Remembering the “Men of God” in Sherman’s Army

This afternoon I was notified about another Kickstarter campaign, this one from the good folks at the National Civil War Chaplains Museum at Liberty University in Lynchburg, Virginia. They are hoping to raise $10,000 to preserve a flag connected with Sherman’s Army.

We are raising funds to purchase the only known existing U.S. Christian Commission banner which was with General Sherman’s Georgia campaign. Most notably, it was with him at his famous “March to the Sea” in the late summer and early fall of 1864. It also was displayed at both City Point and later Richmond during the spring of 1865. The funds raised will also be used to mount and frame the banner to preserve it for display as part of the Chaplain Museum’s “Climax of the War: The US Christian Commission and the Appomattox Campaign in the Spring of 1865” exhibit which is set to open in early March of 2015 as part of the US Sesquicentennial Commemoration of the Civil War.

It’s a worthy project if ever there was one, but does it have any chance of succeeding? Continue reading “Remembering the “Men of God” in Sherman’s Army”

“Forever Scarred By Their Service”?

In re-reading a section of Anne Rubin’s new book about Sherman’s March I came across a couple of paragraphs that touch on some of the concerns that I’ve expressed about the extent to which we have applied the lessons of recent wars to Civil War veterans. Rubin hones in on the dangers of doing so in regard to how Union veterans remembered the march and their interactions with Southern civilians.

Nor did they use memoirs or fiction to pour out their hearts and souls, expressing shock or trauma at what they saw or did. Today we are accustomed to stock war stories with their mix of crusty old generals, fresh-faced young recruits, and eventually the traumatized veteran, forever haunted by the things he saw and did… Recently, we’ve seen the twenty-first century version, with a host of new memoir s of Gulf War service. In April 2008, a Rand Corporation study announced that one in five service members who served in Iraq or Afghanistan reports symptoms of post-traumatic stress disorder or major depression. We think that soldiers are forever scarred by their service, especially when they are asked to make war on civilians.

But what of their nineteenth-century counterparts? Analogies have often been made, albeit imperfectly, between the Vietnam War and Sherman’s March. James Reston’s 1986 work, Sherman’s March and Vietnam makes the connection most explicitly, arguing that Sherman was the metaphorical father of destructiveness and that connections can be drawn between the soldiers of the 1860s and 1960s. In Reston’s words, “the wanton violence of Sherman’s bummer and Westmoreland’s grunt differs as looting differs from killing, but neither time nor morals are static. Stealing the jewels from a peasant’s hooch in Vietnam would be precious little crime today. The patterns of behavior in both armies were encouraged by the official policy and extended the rules of permissible conflict in the same degree.” So, if Vietnam (and now Gulf and Afghanistan) veterans have been troubled by their service, and indeed, the vast majority of their writings seems to indicate that they were, one might be able to assume that Sherman’s veterans felt a similar sort of, if not remorse, at least discomfort. (p. 97)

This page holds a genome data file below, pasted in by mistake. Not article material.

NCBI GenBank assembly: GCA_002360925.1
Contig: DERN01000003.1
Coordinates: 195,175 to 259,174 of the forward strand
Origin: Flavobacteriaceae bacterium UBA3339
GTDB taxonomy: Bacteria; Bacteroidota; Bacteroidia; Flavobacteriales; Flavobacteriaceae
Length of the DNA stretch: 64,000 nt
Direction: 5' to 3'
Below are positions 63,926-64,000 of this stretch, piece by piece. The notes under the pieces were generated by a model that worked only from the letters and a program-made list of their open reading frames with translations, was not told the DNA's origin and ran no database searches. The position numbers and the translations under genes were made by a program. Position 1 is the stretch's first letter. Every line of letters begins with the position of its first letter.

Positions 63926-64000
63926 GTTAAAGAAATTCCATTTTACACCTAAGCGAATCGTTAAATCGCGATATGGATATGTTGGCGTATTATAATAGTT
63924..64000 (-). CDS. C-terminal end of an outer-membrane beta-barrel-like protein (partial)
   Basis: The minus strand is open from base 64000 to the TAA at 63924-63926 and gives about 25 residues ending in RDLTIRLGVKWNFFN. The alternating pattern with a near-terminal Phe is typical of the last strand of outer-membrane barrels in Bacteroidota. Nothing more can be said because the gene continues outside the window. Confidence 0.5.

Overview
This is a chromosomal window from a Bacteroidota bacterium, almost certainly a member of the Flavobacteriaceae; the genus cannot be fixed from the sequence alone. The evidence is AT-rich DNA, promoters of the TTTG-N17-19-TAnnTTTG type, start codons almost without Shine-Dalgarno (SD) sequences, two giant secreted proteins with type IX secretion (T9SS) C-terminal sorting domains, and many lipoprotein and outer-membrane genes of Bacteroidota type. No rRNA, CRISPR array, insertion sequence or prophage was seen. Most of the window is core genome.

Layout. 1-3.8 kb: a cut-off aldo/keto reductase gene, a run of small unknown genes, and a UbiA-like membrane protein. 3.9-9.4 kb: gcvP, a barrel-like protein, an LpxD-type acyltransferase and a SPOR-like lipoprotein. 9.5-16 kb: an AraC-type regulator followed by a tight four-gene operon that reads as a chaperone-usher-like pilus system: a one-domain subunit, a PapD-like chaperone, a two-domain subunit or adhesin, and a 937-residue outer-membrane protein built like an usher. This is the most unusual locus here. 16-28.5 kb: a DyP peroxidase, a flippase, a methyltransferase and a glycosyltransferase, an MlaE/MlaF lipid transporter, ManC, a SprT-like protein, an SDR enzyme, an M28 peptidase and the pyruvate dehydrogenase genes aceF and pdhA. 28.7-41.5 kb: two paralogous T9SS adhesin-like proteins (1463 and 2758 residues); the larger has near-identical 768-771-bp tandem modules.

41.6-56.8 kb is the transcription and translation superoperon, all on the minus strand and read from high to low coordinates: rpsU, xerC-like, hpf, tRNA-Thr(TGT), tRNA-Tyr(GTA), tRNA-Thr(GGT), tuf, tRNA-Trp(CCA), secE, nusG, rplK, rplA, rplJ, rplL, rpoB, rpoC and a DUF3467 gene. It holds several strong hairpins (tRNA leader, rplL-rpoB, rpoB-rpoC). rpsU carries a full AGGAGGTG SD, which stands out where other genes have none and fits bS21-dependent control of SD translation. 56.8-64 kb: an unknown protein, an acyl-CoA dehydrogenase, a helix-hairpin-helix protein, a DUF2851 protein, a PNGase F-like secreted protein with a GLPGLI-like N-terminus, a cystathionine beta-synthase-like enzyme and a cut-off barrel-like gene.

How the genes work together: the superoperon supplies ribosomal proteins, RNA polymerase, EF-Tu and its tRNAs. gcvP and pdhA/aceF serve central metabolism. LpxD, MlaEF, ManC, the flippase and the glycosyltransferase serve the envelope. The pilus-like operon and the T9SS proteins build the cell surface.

According to Rubin, however, they did not. Perhaps as the author suggests these veterans remembered in a “celebratory fashion” because they were convinced that they had won the war. Of course, the same individual could just as easily exhibit symptoms of what we now call PTSD or struggle in any number of ways readjusting to life as a civilian. Again, my interest here is not in discounting recent attempts to apply the lessons learned in recent wars, but rather in remaining attentive to how we apply them.

Looking For Conflict Along Sherman’s March

I’ve said it before. Mainstream media can’t help but report a Civil War related story without resorting to the popular meme of an “unfinished war.” Americans are supposedly still fighting the war. This afternoon I caught this interview with Professor James Cobb of the University of Georgia, who discussed the history and especially the legacy of Sherman’s March. The reporter pressed him on explaining why the new marker placed by the Georgia Historical Society to commemorate the anniversary of the march is still so divisive.

Well, it’s not. Cobb correctly noted that while there may still be small, but vocal groups of Americans who are still upset about what Sherman did to their state most people have not given it any thought. Keep in mind that this breaking news is not coming from some transplanted Yankee carpetbagger. Just listen to that accent. In short, the placement of the marker that supposedly includes a “revisionist” account of the events of November-December 1864 is, in the end, not a big deal. It changes nothing for the vast majority of white and black Georgians.